At last, I really want to thank all of you, especially Brad. I have enjoyed the module a lot. It has been a pleasure to exchange feedbacks or opinions with you guys both inside and outside the class. I cannot be more agreed with Brad the importance of feedback in a learning process.  And Brad, you always give me your critical comments with an encouraging tone, in which it has boosted up my morale in learning professional communication and English language.  Within so many years in Singapore, all the English relating subjects’ teachers/facilitators/tutors I have met were all very institutional style and discouraging.  (:P)


  1. Hi Zhuang Wei!

    It is essential to think before you speak. Ideas will be presented in a clear and concise manner. In addition, we can also avoid offending people. Imagine blabbering on and on in front of your superior without analyzing what to say and what not to?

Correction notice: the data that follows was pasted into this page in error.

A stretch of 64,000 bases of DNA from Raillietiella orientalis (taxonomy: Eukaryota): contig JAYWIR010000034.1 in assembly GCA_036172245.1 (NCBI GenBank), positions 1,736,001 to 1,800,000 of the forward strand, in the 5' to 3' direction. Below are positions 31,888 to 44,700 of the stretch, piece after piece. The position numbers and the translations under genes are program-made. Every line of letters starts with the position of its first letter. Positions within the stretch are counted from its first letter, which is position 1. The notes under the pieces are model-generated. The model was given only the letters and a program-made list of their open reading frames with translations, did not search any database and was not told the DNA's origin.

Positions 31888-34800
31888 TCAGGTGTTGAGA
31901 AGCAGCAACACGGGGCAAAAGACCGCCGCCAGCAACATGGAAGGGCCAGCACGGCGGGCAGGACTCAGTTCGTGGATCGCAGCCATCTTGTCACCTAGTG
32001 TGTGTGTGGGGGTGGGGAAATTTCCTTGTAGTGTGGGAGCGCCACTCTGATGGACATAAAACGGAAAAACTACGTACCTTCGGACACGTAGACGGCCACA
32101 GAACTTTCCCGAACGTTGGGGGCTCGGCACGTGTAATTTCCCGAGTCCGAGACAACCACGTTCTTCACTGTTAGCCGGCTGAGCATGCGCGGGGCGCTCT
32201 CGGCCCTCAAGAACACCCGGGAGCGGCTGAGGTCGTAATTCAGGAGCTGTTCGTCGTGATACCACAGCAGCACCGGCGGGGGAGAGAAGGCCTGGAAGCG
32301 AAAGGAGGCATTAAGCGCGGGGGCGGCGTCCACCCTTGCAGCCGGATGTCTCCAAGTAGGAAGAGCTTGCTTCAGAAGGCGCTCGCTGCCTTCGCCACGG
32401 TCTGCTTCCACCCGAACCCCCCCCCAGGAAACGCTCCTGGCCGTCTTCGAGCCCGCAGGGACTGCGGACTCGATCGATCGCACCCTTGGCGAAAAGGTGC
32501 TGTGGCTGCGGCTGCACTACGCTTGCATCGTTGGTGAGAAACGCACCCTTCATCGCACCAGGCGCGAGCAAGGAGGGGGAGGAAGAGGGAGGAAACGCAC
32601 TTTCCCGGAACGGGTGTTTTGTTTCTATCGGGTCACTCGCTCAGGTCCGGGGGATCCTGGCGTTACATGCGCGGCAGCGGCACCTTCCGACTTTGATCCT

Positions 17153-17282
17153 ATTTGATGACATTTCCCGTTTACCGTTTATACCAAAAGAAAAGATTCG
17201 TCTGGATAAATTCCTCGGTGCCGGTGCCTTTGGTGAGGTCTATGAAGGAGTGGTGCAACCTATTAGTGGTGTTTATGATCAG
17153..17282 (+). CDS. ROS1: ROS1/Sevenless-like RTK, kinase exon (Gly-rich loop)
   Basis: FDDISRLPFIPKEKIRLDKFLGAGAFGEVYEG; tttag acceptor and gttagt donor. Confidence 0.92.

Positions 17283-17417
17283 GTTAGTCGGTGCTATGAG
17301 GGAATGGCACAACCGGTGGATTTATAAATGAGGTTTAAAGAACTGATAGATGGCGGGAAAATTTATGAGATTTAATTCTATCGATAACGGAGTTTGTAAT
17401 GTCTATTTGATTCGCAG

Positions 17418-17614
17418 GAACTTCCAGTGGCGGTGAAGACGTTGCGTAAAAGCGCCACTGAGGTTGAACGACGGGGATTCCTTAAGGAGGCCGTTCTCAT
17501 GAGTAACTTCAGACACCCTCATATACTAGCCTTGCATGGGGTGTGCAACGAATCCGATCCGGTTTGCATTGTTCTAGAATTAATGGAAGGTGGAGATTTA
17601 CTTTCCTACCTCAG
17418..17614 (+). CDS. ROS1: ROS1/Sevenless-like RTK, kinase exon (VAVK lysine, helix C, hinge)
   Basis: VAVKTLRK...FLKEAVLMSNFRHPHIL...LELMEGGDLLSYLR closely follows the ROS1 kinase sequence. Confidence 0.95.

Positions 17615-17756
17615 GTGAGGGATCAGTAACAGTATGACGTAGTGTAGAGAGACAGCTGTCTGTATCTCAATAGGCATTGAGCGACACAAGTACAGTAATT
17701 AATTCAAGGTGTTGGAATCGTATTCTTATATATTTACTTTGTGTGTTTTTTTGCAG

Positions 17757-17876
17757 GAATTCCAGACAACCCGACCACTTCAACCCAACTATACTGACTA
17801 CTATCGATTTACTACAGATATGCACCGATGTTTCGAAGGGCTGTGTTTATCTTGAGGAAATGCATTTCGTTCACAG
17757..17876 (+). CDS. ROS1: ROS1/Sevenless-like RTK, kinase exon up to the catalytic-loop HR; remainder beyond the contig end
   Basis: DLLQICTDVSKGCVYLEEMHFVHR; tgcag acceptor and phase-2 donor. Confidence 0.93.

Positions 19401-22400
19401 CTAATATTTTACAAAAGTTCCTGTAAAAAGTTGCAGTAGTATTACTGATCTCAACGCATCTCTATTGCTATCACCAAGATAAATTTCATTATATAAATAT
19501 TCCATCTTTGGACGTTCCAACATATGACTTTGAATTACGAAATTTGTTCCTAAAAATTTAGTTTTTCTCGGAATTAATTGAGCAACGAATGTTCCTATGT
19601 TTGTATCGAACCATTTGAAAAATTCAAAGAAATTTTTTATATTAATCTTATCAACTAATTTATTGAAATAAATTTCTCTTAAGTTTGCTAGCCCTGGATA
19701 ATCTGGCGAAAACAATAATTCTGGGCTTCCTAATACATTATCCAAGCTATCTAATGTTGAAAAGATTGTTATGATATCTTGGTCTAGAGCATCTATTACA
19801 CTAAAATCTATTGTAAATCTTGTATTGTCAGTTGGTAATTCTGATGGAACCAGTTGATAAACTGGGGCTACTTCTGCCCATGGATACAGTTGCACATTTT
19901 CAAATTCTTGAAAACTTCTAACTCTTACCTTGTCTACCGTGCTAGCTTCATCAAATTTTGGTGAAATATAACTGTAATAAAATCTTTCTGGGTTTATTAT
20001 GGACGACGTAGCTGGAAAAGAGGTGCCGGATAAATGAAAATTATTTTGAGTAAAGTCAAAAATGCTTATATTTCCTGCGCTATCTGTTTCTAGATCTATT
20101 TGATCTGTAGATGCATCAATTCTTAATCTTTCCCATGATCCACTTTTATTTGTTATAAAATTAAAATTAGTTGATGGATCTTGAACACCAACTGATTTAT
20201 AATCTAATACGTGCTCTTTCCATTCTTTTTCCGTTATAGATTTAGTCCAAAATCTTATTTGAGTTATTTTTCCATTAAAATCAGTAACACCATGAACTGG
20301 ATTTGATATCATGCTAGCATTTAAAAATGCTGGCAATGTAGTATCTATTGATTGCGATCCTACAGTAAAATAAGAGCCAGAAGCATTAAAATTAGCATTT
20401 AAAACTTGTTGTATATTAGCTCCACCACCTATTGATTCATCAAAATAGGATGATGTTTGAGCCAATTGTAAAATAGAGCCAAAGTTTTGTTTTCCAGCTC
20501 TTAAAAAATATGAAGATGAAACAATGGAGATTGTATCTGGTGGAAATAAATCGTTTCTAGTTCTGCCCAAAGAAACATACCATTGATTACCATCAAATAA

You have also mentioned several key points in verbal communication, with clear sub-headings. Great!

    1. Hi Serene

      Thank you for your agreement on this! I really feel that " think before you say" should be practiced in our daily lives so to get our brain to be used to that. Speaking needs practice, and speaking needs daily practice.

  2. Hi Zhuang Wei!

    I like the topic that you choose, it is really interesting.

    In France, we say that "You should turn 7 times your tongue in your mouth before speaking" and that is true! I agree that you have the quality to know how to be concise when you make your speech. That is a really good point!

    For the charisma, I think that it is not impossible to improve it!
    "Fake it until become it". Being smiling and confident is the best means to become it quickly!

    Finally I agree that we learned in this module to avoid the stereotypes. Thanks to our multicultural class, we spoke a lot about that and I realized that this point is really important. It is the same thing for the listening.

    Finally, it is a nice post with an interesting topic. Congratulations for all your improvements during this semester.

    All the best.


    1. Maxime